Genome-wide association with structural variants
November 19, 2018
A team of researchers from Germany and the UK led by Xiangchao Gan at Max Planck Institute for Plant Breeding Research in Cologne demonstrated that a multi-allelic artefact caused by inconsistent alignments was a key obstacle for testing association of INDELs and for integrated gene-based association methods, such as integrated burden testing. When aligning a divergent sequence to a reference genome, alignment isomorphs frequently occur, where the essentially same sequence is aligned in different ways. In the context of variant calling, this ambiguity results in false multi-allelic calls for the same allele, even if the surrounding sequence is the same between samples.
To address this problem, they developed the software Irisas that synchronizes variants and integrates the impact of SNPs, INDELs and structural variants for testing. They re-analysed two publicly available datasets with multiple traits in A. thaliana and D. melanogaster. The new association tests identified novel loci that contain well-established candidate genes that SNP-based GWAS failed to detect. INDEL-specific genome-wide significant loci generally have weak local linkage disequilibrium with nearby SNPs.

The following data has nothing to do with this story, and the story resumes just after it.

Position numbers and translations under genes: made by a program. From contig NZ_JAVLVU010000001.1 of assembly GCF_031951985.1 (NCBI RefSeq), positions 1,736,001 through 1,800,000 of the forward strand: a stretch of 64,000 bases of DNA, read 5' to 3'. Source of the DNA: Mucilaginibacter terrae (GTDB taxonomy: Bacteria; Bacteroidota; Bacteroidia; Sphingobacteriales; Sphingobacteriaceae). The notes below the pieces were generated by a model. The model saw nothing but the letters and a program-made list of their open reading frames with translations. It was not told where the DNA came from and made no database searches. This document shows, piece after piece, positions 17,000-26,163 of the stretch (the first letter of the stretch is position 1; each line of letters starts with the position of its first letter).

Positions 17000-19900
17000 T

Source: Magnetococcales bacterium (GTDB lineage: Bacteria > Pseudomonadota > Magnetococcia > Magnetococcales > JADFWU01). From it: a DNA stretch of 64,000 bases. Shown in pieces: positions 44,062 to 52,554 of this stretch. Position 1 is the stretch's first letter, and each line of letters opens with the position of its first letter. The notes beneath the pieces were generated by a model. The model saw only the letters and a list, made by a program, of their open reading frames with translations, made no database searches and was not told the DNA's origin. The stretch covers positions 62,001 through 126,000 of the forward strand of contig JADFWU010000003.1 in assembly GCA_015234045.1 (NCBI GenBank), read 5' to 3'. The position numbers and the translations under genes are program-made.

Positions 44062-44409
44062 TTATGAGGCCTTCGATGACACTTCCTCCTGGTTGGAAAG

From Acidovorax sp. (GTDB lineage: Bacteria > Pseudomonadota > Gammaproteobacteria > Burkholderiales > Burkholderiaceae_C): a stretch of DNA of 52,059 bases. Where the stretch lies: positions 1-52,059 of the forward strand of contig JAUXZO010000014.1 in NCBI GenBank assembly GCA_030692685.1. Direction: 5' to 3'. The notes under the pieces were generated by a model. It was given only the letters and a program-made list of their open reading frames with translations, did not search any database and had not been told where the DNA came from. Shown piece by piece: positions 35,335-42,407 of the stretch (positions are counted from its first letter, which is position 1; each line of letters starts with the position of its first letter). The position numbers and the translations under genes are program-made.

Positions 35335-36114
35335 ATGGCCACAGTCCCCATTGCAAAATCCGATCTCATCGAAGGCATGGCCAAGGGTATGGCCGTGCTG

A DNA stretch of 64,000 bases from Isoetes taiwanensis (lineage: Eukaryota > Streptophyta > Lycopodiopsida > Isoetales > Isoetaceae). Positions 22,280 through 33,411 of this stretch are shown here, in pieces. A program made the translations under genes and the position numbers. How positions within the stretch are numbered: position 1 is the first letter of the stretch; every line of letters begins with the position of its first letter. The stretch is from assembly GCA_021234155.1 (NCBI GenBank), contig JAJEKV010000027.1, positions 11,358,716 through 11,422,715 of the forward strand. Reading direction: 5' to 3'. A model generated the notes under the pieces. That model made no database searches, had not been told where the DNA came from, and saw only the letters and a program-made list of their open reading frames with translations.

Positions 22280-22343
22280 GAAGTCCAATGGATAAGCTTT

By leveraging INDEL association and integrated burden testing, Song et al. were for the first time able to associate the TFL1 gene with flowering time related phenotypes in a natural population of A. thaliana (by a 1bp insertion). Similarly, FRIGIDA failed most of GWA studies but showed high enrichment with the proposed method (by a 16bp insertion and a 245bp complex deletion). Interestingly, none of the three INDELs were available in the original variant tables of the 1001 A. thaliana genome project, but fortunately captured by the software IMR/DENOM developed in the same group previously (http://chi.mpipz.mpg.de/imrdenom/). This also indicates that a better genotyping method or new sequencing platform could be a key requirement for recovering missing heritability in future GWA studies for plants, animals and humans.